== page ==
Sustainability is a very important concept today. From individuals and corporate bodies to multinational organizations, there’s a drive to reduce the negative impact of our activities on the environment, places and people around the world. There’s the moral aspect to this, which is that companies want to do good while doing business, but there’s also the profit motive. Several studies have shown that being identified as a sustainable brand attracts customers to a business, and thus improves the bottom line.
Either way, setting out a sustainability strategy for your business is no longer optional. As with all strategies though, the plan is not nearly as important as the implementation, which is why for every business such as Walmart and Unilever that has successfully implemented a sustainability strategy, there are many others that have failed at it. Here are some tips to help you get it right.
Define sustainability for your business
There’s no exact definition of sustainability. It ranges from caring for the environment by reducing waste to avoiding child labor and promoting economic development, among many other facets. Not all of those facets will be applicable to your company, however, which is why it is important to spend the time to review all aspects of your operations to identify those areas in which your operations need to become more sustainable.
For a brand like Coca-Cola, whose products require a lot of water to make, ensuring that plants are cited in locations and constructed in ways that would ensure water sustainability is a key factor in investment decisions, as analyzed in this Harvard Business School paper. It’s important to err on the side of inclusion when making these decisions, as failing to consider one aspect could set you up for very bad PR down the line.
Engage staff and other stakeholders
Your staff will be at the forefront of implementing your company’s sustainability strategy, so it makes sense to get them fully on board as early as possible. You should request input when preparing the strategy and make sure that everyone is committed to making all identified changes. This is especially important when you realize that the actions of your staff will likely be interpreted to be company policy. Their failure to act appropriately can have very damaging effects on your company’s reputation.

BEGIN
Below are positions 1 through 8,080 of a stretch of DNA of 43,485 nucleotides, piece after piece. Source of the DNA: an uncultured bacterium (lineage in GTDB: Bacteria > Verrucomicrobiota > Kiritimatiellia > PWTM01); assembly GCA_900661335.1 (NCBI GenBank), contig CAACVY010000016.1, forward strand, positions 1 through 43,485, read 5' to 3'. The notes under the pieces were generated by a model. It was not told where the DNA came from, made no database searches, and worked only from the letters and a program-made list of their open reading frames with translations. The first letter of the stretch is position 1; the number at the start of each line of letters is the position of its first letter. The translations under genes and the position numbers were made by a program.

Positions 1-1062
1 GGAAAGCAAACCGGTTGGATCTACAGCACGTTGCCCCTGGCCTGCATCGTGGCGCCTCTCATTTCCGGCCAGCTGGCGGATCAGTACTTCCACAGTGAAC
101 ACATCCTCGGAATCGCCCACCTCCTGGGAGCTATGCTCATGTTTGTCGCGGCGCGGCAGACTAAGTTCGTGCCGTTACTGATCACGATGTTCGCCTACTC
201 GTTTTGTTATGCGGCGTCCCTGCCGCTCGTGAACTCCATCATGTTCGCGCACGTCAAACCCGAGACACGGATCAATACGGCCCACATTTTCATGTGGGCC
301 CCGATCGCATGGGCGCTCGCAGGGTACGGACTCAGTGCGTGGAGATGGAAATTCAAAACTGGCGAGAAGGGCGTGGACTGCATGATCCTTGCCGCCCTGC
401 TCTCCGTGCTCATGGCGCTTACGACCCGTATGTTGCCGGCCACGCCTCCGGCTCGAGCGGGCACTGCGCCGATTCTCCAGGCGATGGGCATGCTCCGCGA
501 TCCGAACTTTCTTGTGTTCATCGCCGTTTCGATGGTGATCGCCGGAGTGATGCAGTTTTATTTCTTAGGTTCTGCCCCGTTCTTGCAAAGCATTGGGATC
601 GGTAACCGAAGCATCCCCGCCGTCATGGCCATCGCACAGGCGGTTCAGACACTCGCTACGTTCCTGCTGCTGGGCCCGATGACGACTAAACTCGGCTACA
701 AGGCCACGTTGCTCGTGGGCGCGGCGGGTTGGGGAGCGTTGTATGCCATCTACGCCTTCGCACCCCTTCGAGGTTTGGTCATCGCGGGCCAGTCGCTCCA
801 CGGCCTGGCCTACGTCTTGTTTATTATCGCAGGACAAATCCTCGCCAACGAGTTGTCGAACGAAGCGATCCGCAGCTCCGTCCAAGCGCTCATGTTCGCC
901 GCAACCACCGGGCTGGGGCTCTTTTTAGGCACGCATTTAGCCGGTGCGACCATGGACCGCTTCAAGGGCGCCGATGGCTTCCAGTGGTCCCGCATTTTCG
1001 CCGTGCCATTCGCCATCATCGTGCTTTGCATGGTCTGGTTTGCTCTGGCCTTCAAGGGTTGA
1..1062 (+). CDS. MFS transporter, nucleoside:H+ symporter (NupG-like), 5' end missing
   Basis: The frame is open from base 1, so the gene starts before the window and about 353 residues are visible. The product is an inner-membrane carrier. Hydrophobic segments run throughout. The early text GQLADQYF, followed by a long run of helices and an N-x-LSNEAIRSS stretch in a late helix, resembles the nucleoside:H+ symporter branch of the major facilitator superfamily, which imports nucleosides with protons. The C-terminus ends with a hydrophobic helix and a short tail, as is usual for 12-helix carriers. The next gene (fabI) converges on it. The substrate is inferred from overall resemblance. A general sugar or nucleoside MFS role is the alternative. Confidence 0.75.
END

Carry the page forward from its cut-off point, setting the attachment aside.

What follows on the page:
The same goes for suppliers, as has been seen in the blowback received by major brands over allegations that some of their suppliers make use of child labor. It’s crucial to take a virtual walk down your supply chain and engage with all suppliers or partners to identify their positions on the issues you’ve identified, get their buy-in to reform, make sure they are on track and, where necessary, change them.
Set clear, actionable goals
As soon as you have identified the areas of your operations where change is required, and after you have engaged with all relevant stakeholders, you’ll need to set clear, achievable goals to get everyone aligned and working cooperatively. Those goals must be communicated to each party whose actions would affect the chances of achieving them. For instance, in responding to the increase in cleaning demands as a result of Covid-19, cleaning businesses such as Clean Group focused on using eco-friendly supplies to reduce environmental harm.
When setting these goals, it’s crucial that they be based on the engagements you’ve had with the stakeholders. This will help to ensure buy-in and commitment, and avoid a situation where the rules seem imposed from the top without any concern for the people who’ll be responsible for implementing them.
Establish effective processes
Once you know the goals you’re aiming for, you’ll need to put systems in place that can help you achieve them. You can get inspiration from other companies in your industry, but it’s important to bear in mind that every company’s situation is unique. At this stage, it will be important to appoint officers of the company who will be responsible for establishing these processes and working to ensure they are implemented properly across the company’s operations.
Doing that will help ensure that everyone else can concentrate on implementing his or her aspect of the strategy while the officers directly responsible are able to synchronize everything and make sure everyone is working in tandem. That is why many companies have established the role of sustainability officers, with an increasing number even establishing a C-suite role, according to a Deloitte survey, to underscore the importance of sustainability in their operations.
Track and monitor everything
Monitoring is the last, but possibly the most important, step in implementing a sustainability strategy that benefits the company, stakeholders and world at large. This is because without effective monitoring systems in place, it would be impossible to tell whether the company is having any positive effect or just pouring money down the drain.
When establishing the processes that will be used by the company to achieve its goals, reporting policies must be established alongside them to ensure all stakeholders communicate their actions and results for the duration of the strategy. The feedback can then be used to iterate the strategy to make sure that every aspect is optimized to deliver the best results going forward.